# SQL Server Mathematical Functions-1

SQL Server’s mathematical functions assist in calculating values. The functions will assist with fundamental addition, subtraction, multiplication, and division, among other things. Let’s take a look at each one with an example.

Mathematical Functions:

• ABS(x)
This function returns the absolute value of X.
Example: SELECT ABS(-19.99)
Result: 19.99
• ACOS(x)
This function accepts a Cos value as the input and returns the angle in radians.
An expression of either type float or of a type that can implicitly convert to float.
Only a value ranging from -1.00 to 1.00 is valid. For values outside this range, no value is returned, and ACOS will report a domain error.
Example: SELECT ACOS(0)
Result: 1.5707963267949

• ASIN(x)
This function accepts a Sin value as the input and returns the angle in radians.
An expression of either type float or of a type that can implicitly convert to float.
Only a value ranging from -1.00 to 1.00 is valid. For values outside this range, no value is returned, and ASIN will report a domain error.
Example:  SELECT ASIN(1)
Result: 1.5707963267949

• ATAN(x)
This function accepts a Tan value as the input and returns the angle in radians.
An expression of either type float or of a type that implicitly convert to float.
Example : SELECT ATAN(1)
Result: 0.785398163397448

• ATN2(x,y)
Returns the angle, in radians, between the positive x-axis and the ray from the origin to the point (y, x), where x and y are the values of the two specified float expressions.
Example: SELECT ATN2(45.12,1.2)
Result: 1.54420685014236

• CEILING(x)
This returns the largest integer value that is either less than X or equal to it.
Example: SELECT CEILING(6.8)
Result: 7

• COS(x)
This function accepts an angle in radians as its parameter and returns its Cosine value.
A mathematical function that returns the trigonometric cosine of the specified angle – measured in radians – in the specified expression.
Example: SELECT COS(0)
Result: 1

• COT(x)
This function returns the trigonometric cotangent of the specified angle – in radians – in the specified float expression.
A mathematical function that returns the trigonometric cotangent of the specified angle – in radians – in the specified float expression.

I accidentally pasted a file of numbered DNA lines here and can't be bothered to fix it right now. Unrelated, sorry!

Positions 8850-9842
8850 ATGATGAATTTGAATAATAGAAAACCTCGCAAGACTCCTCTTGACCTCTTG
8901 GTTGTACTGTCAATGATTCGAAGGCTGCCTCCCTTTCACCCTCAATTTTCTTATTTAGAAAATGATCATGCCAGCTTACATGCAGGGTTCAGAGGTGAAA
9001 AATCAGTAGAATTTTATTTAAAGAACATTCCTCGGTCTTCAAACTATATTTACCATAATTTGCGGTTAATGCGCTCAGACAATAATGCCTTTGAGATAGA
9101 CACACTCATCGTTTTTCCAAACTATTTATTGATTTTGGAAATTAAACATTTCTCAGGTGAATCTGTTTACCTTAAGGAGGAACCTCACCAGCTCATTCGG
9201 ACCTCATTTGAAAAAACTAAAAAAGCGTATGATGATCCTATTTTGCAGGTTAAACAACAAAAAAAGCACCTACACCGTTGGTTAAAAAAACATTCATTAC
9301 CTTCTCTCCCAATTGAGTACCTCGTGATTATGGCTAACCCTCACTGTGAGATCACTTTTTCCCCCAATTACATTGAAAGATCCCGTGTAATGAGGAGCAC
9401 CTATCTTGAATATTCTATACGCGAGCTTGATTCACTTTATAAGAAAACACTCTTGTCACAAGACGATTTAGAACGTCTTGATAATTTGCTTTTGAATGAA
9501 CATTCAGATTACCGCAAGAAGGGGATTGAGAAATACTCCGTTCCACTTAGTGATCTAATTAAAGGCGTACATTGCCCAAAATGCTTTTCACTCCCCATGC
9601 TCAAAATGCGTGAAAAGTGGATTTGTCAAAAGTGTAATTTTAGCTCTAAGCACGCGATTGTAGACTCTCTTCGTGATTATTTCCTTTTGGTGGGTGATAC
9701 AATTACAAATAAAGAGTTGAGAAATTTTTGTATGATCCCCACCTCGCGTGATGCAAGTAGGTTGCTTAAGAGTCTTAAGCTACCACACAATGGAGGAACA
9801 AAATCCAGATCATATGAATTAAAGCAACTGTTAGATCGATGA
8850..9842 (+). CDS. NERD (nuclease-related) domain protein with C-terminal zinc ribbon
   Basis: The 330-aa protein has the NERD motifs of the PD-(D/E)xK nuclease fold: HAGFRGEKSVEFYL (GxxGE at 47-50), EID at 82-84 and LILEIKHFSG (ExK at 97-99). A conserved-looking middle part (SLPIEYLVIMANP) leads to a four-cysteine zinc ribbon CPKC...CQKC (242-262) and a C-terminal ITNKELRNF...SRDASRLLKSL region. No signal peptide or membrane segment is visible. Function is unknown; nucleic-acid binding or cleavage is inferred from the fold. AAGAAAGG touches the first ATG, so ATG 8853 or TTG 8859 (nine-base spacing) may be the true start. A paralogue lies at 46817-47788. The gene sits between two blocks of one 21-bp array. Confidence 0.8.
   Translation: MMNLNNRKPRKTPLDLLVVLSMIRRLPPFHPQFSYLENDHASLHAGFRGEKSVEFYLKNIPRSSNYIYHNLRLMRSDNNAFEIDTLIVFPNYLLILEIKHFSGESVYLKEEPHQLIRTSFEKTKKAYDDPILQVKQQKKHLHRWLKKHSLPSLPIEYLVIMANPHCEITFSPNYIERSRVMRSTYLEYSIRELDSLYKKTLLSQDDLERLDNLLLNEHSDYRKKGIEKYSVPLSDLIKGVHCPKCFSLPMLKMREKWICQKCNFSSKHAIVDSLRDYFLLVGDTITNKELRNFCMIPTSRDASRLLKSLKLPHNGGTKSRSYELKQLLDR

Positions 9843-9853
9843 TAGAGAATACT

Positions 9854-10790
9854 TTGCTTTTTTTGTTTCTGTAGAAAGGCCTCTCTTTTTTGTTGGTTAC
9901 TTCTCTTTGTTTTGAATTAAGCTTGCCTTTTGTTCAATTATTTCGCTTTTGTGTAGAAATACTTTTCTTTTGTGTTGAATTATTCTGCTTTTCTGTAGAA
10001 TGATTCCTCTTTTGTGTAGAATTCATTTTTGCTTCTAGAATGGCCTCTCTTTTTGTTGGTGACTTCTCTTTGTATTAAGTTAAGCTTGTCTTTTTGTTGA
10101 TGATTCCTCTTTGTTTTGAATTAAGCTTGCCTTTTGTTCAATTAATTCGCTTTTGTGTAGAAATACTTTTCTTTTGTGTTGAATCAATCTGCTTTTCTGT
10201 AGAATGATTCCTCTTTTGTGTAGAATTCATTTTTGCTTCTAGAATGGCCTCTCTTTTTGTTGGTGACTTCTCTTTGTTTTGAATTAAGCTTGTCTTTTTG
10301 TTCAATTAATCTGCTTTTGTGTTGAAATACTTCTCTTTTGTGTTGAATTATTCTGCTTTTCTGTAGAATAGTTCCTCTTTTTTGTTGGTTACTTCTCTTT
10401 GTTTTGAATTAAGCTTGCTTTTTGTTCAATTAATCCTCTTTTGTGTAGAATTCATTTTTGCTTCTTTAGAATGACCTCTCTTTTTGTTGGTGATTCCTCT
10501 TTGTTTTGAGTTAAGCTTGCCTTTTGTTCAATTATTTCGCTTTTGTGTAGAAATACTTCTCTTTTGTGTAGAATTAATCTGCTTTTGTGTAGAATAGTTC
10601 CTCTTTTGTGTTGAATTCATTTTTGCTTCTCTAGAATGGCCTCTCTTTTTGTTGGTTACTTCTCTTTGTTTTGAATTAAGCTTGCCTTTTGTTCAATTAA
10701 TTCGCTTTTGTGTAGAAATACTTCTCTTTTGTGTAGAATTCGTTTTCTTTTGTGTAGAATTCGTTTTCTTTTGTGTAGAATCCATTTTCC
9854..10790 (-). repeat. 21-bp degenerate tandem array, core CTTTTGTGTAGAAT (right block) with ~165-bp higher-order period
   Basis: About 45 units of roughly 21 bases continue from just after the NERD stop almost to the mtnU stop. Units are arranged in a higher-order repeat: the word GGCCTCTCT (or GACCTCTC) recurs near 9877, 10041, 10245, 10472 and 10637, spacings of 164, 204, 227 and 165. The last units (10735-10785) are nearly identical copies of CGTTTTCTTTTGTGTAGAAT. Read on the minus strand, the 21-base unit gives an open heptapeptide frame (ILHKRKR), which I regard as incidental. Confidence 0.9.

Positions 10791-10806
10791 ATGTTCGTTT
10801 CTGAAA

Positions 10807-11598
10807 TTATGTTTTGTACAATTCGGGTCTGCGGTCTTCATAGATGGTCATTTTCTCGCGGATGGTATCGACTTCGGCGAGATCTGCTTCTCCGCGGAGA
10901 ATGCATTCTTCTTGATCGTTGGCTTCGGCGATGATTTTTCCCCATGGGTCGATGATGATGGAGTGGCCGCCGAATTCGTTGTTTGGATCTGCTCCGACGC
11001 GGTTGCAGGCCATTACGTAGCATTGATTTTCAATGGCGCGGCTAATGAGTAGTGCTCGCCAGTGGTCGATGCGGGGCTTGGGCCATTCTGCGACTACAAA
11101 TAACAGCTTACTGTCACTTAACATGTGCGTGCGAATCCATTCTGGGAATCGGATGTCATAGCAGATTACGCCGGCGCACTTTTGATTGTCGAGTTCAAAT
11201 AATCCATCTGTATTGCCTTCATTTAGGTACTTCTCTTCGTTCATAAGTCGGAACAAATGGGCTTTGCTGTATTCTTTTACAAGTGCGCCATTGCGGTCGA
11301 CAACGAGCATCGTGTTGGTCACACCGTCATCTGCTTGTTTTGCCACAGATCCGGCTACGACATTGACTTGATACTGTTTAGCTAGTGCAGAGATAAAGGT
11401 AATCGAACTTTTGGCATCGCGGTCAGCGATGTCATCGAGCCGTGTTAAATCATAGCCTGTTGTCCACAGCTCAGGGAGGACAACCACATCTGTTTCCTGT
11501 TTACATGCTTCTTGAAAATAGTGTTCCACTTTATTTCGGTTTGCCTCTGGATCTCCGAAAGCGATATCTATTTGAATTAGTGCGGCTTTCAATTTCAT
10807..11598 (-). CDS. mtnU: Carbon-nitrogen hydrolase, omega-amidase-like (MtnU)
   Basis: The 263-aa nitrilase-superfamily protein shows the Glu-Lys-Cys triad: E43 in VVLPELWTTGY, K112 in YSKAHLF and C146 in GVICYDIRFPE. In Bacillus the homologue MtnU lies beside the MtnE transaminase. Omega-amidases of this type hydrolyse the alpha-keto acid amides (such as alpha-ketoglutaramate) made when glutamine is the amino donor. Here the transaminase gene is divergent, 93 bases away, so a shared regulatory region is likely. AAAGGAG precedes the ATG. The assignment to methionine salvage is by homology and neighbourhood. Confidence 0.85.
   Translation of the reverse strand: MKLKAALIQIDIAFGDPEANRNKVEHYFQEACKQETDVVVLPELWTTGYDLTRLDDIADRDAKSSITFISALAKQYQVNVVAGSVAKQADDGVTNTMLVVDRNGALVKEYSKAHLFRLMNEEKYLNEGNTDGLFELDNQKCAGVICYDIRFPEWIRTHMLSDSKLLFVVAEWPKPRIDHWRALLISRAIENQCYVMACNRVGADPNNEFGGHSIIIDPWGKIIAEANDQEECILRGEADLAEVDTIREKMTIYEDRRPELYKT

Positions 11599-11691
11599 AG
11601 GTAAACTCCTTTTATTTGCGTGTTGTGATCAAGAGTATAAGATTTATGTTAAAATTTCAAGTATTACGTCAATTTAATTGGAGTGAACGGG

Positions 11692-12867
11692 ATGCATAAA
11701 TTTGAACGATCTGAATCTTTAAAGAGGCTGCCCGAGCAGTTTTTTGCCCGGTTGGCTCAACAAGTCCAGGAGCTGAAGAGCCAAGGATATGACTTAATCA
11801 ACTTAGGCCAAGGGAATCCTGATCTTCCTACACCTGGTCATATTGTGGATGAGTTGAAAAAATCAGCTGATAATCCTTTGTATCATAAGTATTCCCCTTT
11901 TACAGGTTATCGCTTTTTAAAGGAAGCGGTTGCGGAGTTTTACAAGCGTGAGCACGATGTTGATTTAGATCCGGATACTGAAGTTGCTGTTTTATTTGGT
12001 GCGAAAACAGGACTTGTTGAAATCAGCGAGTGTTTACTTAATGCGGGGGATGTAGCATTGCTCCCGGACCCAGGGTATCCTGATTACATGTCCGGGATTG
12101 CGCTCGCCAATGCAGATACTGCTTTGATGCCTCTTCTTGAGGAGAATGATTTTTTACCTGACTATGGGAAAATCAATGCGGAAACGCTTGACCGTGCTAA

Example: SELECT COT(124.1332)
Result: -0.0403119983711489

• DEGREES(expr)
This function returns the corresponding angle, in degrees, for an angle specified in radians.
Example: SELECT DEGREES((PI()/2))
Result: 90

• EXP(x)
Returns the exponential value of the specified float expression.
The constant e (2.718281…), is the base of natural logarithms.
The exponent of a number is the constant e raised to the power of the number. For example EXP(1.0) = e^1.0 = 2.71828182845905 and EXP(10) = e^10 = 22026.4657948067.
The exponential of the natural logarithm of a number is the number itself: EXP (LOG (n)) = n.
And the natural logarithm of the exponential of a number is the number itself: LOG (EXP (n)) = n.
Example: SELECT EXP(2)
Result: 7.38905609893065

• FLOOR(x)
This returns the smallest integer value that is either more than X or equal to it.
Example: SELECT FLOOR(6.8)
Result: 6

• LOG(x)
Returns the natural logarithm of the specified float expression in SQL Server.
By default, LOG() returns the natural logarithm. Starting with SQL Server 2012 (11.x), you can change the base of the logarithm to another value by using the optional base parameter.
The natural logarithm is the logarithm to the base e, where e is an irrational constant approximately equal to 2.718281828.
The natural logarithm of the exponential of a number is the number itself: LOG( EXP( n ) ) = n. And the exponential of the natural logarithm of a number is the number itself: EXP( LOG( n ) ) = n.
Example: SELECT LOG(10)
Result: 2.30258509299405

• LOG10(x)
Returns the base-10 logarithm of the specified float expression.
The LOG10 and POWER functions are inversely related to one another. For example, 10 ^ LOG10(n) = n.
Example: SELECT LOG10(145.175643)
Result: 2.16189375825097

• PI()
Returns the constant value of PI.
Example: SELECT PI()
Result: 3.14159265358979